Real wages are falling but unsecured lending is on the rise. I warned last year that I could see three potential scenarios for GDP growth in the medium term (in the absence of policy change):
So I foresee three possible scenarios for the UK economy in the next three or four years (in the absence of rapid rebalancing towards a net trade or investment led recovery and in the absence of a change in fiscal or monetary policy):
- First, and most preferable but most unlikely, we get strong growth in real incomes as inflation falls back towards 2% and wage growth increases. If that happens consumption growth will be stronger and the economy will grow at a decent pace.
- Second, and what I think is the most likely outcome – my central ‘forecast’ if you will – household income growth will be weak and the savings ratio will not drop by much. The result will be weak consumption growth and an economy that is growing, but growing slowly – in the order of 1-1.5% a year. In historical terms of recovery from recession this is pretty much a disaster.
- Third, it is possible that we still get weak income growth but that the savings ratio drops rapidly. In this scenario we’d see faster consumption growth and hence faster overall growth. This however would be accompanied by a big increase in household debt. It might give us 3 – 4 years of decent growth, but at the risk of increasing the financial imbalances that got us into trouble in the first place.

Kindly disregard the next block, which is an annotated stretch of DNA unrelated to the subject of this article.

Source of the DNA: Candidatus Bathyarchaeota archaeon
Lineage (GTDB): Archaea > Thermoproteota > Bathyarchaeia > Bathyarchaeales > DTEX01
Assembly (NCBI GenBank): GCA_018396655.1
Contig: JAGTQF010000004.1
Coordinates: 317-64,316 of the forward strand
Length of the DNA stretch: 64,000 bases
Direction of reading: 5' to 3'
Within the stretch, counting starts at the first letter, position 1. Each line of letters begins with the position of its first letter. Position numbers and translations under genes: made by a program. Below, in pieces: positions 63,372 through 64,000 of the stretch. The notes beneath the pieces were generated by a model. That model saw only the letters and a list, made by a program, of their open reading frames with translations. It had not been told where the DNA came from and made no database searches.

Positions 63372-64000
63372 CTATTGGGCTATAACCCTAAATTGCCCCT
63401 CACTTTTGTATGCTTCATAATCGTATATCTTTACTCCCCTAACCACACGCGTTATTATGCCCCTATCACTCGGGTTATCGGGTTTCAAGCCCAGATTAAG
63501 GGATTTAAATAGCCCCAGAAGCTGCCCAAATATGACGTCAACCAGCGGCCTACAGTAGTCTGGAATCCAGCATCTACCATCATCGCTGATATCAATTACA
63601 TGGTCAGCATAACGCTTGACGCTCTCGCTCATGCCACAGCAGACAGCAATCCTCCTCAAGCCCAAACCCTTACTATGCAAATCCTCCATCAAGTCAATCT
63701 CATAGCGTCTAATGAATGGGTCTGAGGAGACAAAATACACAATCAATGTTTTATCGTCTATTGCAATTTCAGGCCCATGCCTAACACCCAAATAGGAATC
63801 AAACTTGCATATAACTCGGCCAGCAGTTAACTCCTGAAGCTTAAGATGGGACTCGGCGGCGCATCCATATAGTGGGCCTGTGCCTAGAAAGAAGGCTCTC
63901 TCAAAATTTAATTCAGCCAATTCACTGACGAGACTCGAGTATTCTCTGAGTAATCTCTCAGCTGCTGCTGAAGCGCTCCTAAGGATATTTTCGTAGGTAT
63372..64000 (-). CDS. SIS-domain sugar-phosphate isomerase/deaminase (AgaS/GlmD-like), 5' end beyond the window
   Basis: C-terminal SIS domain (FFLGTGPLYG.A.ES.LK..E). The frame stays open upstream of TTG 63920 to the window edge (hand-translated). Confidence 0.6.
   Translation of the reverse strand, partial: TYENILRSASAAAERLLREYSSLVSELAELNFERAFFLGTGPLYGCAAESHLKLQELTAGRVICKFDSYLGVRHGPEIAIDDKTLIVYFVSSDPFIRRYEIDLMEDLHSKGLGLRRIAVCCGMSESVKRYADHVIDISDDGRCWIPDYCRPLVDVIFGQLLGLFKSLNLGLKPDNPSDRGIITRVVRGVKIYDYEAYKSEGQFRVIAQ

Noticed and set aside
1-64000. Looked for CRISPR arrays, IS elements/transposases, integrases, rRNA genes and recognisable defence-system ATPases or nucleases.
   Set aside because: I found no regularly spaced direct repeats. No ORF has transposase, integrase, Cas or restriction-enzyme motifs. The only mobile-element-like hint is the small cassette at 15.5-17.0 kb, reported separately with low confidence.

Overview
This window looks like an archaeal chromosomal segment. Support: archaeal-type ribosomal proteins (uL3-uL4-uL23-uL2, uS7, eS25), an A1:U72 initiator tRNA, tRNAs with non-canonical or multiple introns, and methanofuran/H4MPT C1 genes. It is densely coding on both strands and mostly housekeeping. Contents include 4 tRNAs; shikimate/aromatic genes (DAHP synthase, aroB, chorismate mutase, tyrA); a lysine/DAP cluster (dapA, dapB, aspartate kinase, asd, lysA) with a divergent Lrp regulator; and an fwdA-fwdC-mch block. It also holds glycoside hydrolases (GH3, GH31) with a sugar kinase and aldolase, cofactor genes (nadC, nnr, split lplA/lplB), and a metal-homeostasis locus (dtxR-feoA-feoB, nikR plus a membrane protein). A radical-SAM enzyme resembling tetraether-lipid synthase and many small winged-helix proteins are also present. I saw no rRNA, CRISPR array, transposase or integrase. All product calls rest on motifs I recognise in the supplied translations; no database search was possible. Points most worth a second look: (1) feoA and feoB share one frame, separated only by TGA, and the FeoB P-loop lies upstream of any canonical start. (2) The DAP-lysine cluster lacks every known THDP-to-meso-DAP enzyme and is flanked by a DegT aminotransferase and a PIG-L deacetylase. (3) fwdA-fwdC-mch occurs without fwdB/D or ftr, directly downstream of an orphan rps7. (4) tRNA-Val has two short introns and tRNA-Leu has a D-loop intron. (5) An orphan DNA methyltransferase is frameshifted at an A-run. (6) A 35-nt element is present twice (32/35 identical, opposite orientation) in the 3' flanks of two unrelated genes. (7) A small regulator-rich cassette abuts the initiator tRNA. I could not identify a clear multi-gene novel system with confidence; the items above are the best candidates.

I hope for the first outcome, expect the second and worry about the third.
There are worrying signs that the UK is stumbling down the third path – faster growth in the short run but stocking up potential problems for the future.
The slowness with which Japan’s economy deteriorated was in itself a source of much confusion. Because the depression crept up on the country, there was never a moment at which the public clamoured for the government to do something dramatic. Because Japan’s economic engine gradually lost power rather than coming to a screeching halt, the government itself consistently defined success down, regarding the economy’s continuing growth as a vindication of its policies even though that growth was well short of what could and should have been achieved. And at the same time, both Japanese and foreign analysts tended to assume that because the economy grew so slowly for so long, it couldn’t grow any faster.
So Japan’s economic policies were marked by an odd combination of smugness and fatalism – and by a noticeable unwillingness to think hard about how things could have gone so wrong. (My emphasis)
We appear to following the same course.